How to disable root login via ssh

Having your root enabled login via ssh is not a good ideea. Root is the is the most privileged account on a Unix system. If you are signed in or using the root account the system shell, bash, prompts “#” as the last character. With a normal user the last character is “$”. You can say that Linux itself is showing us a warning.

So how do we disable the root login via ssh?

Step one. Create a new user

Let’s say that we want to add the user “cfc” to a server. We ca use the following command:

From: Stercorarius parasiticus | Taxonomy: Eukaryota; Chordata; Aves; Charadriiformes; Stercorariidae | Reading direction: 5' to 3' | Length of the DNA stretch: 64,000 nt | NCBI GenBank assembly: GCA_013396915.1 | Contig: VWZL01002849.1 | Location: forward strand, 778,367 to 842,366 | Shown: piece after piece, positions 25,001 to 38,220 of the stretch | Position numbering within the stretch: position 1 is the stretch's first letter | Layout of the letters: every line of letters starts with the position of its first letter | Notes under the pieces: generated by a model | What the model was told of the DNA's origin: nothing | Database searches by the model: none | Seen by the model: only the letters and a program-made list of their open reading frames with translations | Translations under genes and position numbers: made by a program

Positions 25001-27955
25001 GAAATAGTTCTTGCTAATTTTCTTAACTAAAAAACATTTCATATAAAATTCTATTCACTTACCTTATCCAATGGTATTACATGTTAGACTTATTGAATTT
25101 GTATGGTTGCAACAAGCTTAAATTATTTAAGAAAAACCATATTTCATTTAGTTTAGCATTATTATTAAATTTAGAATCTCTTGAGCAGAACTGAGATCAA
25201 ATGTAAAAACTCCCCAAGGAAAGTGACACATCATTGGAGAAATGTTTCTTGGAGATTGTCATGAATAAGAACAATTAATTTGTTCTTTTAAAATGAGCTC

adduser cfc

Now we need to set a password also. You can do it with the following command:

passwd cfc

Step two. Give the new user sudo rights.

To allow the new user to make changes to the system he needs to be in sudo group. Type the following command:

usermod -aG wheel cfc

This command is for RHEL distributions.

Step three. Disable ssh root login.

Now that we have our new user with sudo privileges we can disable root ssh remote login. We need to find the disable root login inside sshd_config.

nano /etc/ssh/sshd_config
# Authentication:

#LoginGraceTime 2m
PermitRootLogin no

Restart ssh and login with your new user.